In the computer industry, they call them “ruggedized” laptops and tablets. They’re what spacemen and women, law enforcement officers, and those in the military use. They’re what scientists take into the field when conditions will be harsh and hazardous. But they are also popular with people in other industries including agriculture, transportation and distribution, field sales and service, even some kinds of retail and healthcare. Additionally they are popular for some recreational and extreme activities, and even for those who venture into sub-zero temperatures.
What makes rugged laptops and tablets different from regular laptops and tablets is that they can be used in any type of environment, however wet, dusty or polluted. They can resist and withstand severe temperature shock and intense vibration, even if they are dropped from relatively high levels. They are exceptionally tough and sturdy, or in a word – rugged.
Of course a rugged laptop or tablet will be more expensive than your average run-of-the-mill laptop or tablet, so is it worth investing in one for general use?
The answer to this question lies in every individual’s requirements and values. Do you need a laptop with a spill-resistant keyboard? Do you need a tablet that can be dropped by mistake? Do you need a device that will survive exposure in a rain- or snowstorm? Are you planning to go into an explosive atmosphere or extreme environment where most computer equipment would cease to operate? Maybe not, but these could be serious wants, particularly if you’ve previously spilt water or coffee on a computer keyboard or dropped one of your digital devices onto a hard surface. Another benefit is that most rugged laptops ad tablets have transflective screens that enable you to see even when using the device in bright sunlight.
So is it worth it, yes or no?
Before You Decide Check the Specs
Even if you are convinced that you do want a rugged device, the best advice is to first check the specs. In fact, that is the most sensible advice for anyone buying any type of computer device, even if it isn’t a rugged design.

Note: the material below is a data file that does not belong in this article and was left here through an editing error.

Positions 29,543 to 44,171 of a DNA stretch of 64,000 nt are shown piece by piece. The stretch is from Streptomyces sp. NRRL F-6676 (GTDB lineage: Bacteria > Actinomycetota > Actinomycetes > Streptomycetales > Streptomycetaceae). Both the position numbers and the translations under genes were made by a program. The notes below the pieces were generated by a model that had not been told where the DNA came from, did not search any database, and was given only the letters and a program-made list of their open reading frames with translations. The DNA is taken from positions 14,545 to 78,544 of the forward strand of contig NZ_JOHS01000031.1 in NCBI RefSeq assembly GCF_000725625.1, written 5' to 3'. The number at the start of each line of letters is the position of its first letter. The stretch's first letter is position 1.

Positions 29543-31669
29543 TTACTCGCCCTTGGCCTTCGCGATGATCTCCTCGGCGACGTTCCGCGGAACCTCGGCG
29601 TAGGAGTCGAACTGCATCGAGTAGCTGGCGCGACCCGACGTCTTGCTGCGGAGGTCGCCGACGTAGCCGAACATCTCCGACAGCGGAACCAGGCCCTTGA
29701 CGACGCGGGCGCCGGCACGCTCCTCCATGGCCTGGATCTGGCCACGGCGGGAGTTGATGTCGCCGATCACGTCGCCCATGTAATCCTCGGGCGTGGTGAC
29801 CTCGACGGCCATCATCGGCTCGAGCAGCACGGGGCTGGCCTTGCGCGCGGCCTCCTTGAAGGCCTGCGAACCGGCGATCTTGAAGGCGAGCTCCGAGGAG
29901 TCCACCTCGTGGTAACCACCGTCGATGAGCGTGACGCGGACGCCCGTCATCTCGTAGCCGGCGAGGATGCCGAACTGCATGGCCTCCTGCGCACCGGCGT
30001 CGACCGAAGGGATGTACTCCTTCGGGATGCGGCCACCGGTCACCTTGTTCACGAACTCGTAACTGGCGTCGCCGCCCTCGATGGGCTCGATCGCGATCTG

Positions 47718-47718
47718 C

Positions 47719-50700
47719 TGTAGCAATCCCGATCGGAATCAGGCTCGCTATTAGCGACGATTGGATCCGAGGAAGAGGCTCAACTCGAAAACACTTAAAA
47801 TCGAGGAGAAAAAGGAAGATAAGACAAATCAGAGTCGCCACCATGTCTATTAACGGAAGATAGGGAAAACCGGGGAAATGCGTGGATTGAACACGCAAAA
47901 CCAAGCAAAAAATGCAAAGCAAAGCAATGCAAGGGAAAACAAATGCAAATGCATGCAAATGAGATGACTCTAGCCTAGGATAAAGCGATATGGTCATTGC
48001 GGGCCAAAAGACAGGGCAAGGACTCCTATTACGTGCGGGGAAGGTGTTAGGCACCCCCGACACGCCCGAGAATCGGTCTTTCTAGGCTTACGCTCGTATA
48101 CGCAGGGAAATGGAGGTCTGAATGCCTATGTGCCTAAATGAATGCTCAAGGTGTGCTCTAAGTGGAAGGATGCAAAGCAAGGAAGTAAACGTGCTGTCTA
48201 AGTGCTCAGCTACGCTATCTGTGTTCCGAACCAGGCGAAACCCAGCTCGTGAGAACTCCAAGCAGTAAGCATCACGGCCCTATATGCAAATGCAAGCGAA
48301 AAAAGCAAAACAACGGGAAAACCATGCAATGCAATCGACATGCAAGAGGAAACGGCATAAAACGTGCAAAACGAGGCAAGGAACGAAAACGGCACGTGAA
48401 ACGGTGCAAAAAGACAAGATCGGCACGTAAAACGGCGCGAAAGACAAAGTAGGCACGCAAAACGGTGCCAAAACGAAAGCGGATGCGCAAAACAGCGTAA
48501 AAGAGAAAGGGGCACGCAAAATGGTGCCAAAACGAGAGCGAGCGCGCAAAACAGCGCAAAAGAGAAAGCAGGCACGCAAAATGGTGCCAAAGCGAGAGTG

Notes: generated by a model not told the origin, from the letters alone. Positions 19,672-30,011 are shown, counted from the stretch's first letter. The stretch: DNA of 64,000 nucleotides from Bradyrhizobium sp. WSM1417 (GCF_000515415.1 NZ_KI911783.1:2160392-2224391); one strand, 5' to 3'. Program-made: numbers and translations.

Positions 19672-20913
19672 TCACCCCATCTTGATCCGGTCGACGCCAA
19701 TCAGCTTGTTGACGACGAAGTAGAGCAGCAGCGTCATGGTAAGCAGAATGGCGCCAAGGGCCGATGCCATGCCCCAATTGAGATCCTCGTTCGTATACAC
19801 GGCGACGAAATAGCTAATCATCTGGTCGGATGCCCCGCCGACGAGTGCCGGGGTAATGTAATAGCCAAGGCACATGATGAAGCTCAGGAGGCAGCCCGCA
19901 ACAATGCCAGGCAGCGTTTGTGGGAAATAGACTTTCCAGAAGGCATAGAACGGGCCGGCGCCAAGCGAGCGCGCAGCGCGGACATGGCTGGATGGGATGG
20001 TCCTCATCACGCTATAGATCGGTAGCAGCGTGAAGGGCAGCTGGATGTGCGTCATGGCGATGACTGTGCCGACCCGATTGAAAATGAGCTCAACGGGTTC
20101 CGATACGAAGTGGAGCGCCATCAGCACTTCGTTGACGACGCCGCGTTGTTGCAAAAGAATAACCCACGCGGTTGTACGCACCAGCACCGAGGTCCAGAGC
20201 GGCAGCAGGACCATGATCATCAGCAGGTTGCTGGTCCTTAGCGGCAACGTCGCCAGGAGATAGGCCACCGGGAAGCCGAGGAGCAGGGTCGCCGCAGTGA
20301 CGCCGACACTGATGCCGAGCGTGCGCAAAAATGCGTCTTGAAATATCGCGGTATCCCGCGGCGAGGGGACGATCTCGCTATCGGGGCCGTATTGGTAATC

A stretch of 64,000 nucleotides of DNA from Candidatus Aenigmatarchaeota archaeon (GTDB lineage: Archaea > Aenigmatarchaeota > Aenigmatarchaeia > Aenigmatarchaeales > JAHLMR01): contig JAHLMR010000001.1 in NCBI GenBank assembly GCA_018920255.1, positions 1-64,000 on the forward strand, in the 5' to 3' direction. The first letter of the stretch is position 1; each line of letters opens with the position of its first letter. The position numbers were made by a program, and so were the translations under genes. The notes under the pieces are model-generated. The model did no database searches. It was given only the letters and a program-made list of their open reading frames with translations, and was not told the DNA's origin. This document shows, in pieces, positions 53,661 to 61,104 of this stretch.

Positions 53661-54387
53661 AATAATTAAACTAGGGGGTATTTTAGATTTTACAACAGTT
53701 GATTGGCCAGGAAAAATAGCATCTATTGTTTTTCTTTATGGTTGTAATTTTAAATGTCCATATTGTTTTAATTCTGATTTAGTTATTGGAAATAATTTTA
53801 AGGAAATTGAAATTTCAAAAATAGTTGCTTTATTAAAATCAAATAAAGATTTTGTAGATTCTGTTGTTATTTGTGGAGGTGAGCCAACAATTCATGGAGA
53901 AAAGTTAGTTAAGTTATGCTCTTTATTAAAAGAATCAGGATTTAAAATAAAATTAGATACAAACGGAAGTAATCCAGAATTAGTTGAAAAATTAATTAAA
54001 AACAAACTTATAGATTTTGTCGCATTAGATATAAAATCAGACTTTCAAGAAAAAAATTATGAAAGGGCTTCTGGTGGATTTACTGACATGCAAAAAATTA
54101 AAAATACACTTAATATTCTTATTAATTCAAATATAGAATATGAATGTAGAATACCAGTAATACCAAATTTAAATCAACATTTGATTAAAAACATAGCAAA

Known as the original Toughbook rugged computer, Panasonic’s 1997 Toughbook is considered to be the first successful industrial-grade computer workhorse. It’s had huge praise for decades in spite of a little criticism that batteries weren’t always long lasting enough. But then the Toughbooks available today are not the same of the Toughbooks in the late last century.
As an example take the contemporary “business-rugged” Toughbook SX2 that has an exceptional battery life of up to 14.5 hours. It is ultra-lightweight and incredibly thin (33 percent thinner than previous models), and features Intel’s third-generation processor that is much faster than previous processors, particularly when it comes to graphics. It has a 720p webcam, two USB ports, Wi-Fi, Bluetooth, and an internal DVD super multi-drive optical drive. It is guaranteed to “survive” a drop of 30 inches (762 mm) while in operation, and the lid and base have been designed to withstand an incredible 220 lbs (100 kg) of pressure. The case is made of a light magnesium alloy that looks great and is super-light.
There are many who maintain that rugged laptops and tablets are designed for a niche market, but the niche is certainly bigger than it was before, and if you like the specs and can afford the price tag, there’s no contest.